Rauner passes $600 million higher education funding, including MAP grants


COD News Bureau

provided by COD News Bureau

Lucas Koprowski, News Editor

The wait is over for thousands of College of DuPage students who have waited nine months for state funds that will allow them to pursue their education. Gov. Bruce Rauner recently passed legislation that distributed $600 million to higher education institutions across Illinois. This emergency funding covers the MAP grant for students and other higher education costs that schools had to manage since the budget impasse.

The College of DuPage will redistribute funds for the MAP grant owed to students for fall 2015 on Friday, May 9. Those who were supposed to receive the grant and kept up their eligibility for it over the fall semester should have received an email on Monday, May 2, about the distribution.

The MAP, or Monetary Access Program, provides grants, which students do not have to pay back to the government, to Illinois residents who are in need financial assistance based on information provided by the Free Application for Federal Student Aid, or FASFA.

The legislation, SB 2059, allotted about $74 million for community college higher education costs. Of that, College of DuPage received about $3.5 million. COD usually receives $14 million annually from the state for higher education costs. As well, the state distributed $170 million dollars for MAP grant funding across the state, and about $16 million of that will go to all community college students who were supposed to receive the funding in the 2015-2016 school year.

COD has been able to receive funding relatively faster than other institutions due to how the college handled the MAP grant funding impasse over the past months. Vice President of Student Affairs Earl Dowling explained that the college created a hold file and sent it to the state during the funding deadlock, which became a voucher for immediate funding once the grant was approved.

“What it did is it created a file that said this student actually received a MAP grant,” said Dowling. “Now of course they didn’t because there were no MAP funds, but this file said they did, and the advantage of doing that is the MAP rules at the state level are very clear. You must submit a request for payment by a certain date. By creating this hold file, it appeared that we paid their funds, and we sent this file off, and it just sat there. If we didn’t receive state funds, it would go away. The fact that we did receive state funds made it a voucher. Some schools might have to go back and create files. We didn’t have to create files; we already created it. That’s why we can get a voucher today, credit students’ accounts on Monday [May 2], and get the refunds out. We did a lot of the behind the scenes work just in case this budget impasse was resolved.”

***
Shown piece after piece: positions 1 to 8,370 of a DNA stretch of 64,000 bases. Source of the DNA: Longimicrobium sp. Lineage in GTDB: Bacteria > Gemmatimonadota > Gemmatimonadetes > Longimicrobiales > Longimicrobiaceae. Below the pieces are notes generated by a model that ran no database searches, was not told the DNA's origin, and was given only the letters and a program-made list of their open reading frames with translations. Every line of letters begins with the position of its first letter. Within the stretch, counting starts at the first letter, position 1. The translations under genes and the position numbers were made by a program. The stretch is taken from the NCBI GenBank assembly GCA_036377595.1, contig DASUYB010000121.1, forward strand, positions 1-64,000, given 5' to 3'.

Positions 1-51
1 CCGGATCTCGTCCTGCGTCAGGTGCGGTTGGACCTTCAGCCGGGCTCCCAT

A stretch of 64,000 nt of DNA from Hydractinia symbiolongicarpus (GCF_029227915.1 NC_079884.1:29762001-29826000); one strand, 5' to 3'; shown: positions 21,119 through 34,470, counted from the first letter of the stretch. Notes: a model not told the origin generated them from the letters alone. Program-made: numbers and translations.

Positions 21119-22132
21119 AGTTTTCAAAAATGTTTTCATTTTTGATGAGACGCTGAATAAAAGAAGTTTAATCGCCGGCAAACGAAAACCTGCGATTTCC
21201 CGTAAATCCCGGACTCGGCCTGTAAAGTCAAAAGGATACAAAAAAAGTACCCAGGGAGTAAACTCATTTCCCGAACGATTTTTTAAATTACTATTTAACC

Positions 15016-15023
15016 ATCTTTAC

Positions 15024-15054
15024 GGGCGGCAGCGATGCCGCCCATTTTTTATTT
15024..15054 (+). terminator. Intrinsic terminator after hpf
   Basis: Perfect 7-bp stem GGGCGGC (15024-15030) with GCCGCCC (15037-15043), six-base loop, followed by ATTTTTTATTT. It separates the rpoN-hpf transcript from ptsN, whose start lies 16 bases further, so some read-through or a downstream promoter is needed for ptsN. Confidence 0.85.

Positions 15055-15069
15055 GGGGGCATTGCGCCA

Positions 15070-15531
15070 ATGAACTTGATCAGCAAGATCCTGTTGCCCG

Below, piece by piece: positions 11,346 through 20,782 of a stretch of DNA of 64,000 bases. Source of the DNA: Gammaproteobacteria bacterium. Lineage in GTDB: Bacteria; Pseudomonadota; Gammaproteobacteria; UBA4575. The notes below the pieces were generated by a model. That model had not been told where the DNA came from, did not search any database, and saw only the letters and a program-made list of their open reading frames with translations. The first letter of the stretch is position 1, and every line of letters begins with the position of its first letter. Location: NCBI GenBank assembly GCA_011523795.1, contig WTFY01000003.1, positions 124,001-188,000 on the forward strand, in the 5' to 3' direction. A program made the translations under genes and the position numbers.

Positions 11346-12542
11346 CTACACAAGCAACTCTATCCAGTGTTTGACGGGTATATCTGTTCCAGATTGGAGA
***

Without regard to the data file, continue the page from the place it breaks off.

Although students haven’t been able to receive MAP funding until starting this week, most COD students didn’t need the grant to cover their tuition in the first place. The college conducted research looking at tuition payments by students that needed the MAP grant most had their tuition covered by the federal Pell Grant.

For the individuals who needed the grant to go to school, the college used the COD foundation’s emergency fund to pay for student tuition.

The emergency fund helps in-need students pay for college when the student is in dire need of financial assistance. The college uses it when something unplanned or unexpected occurs to a student that makes it very difficult for that person to go to college. Dowling believes the fact that most students had their tuition paid for took a lot of pressure off of the college, and the way the college handled the situation was more efficient than many of the institutions across the state.

“Generally speaking, some schools made the decision that they would pay the money and then ask the students to pay it back, so the students had to pay back the MAP grant,” said Dowling. “Now that the government is giving out the MAP money, they’ve got to give the money back to the student. There is a tremendous amount of inefficiency in that. I thought our approach was the right one, and that is to do our research on how many students will be affected. We had some emergency funds set aside. Pell Grant help seemed to take care of us, and the state did come through.”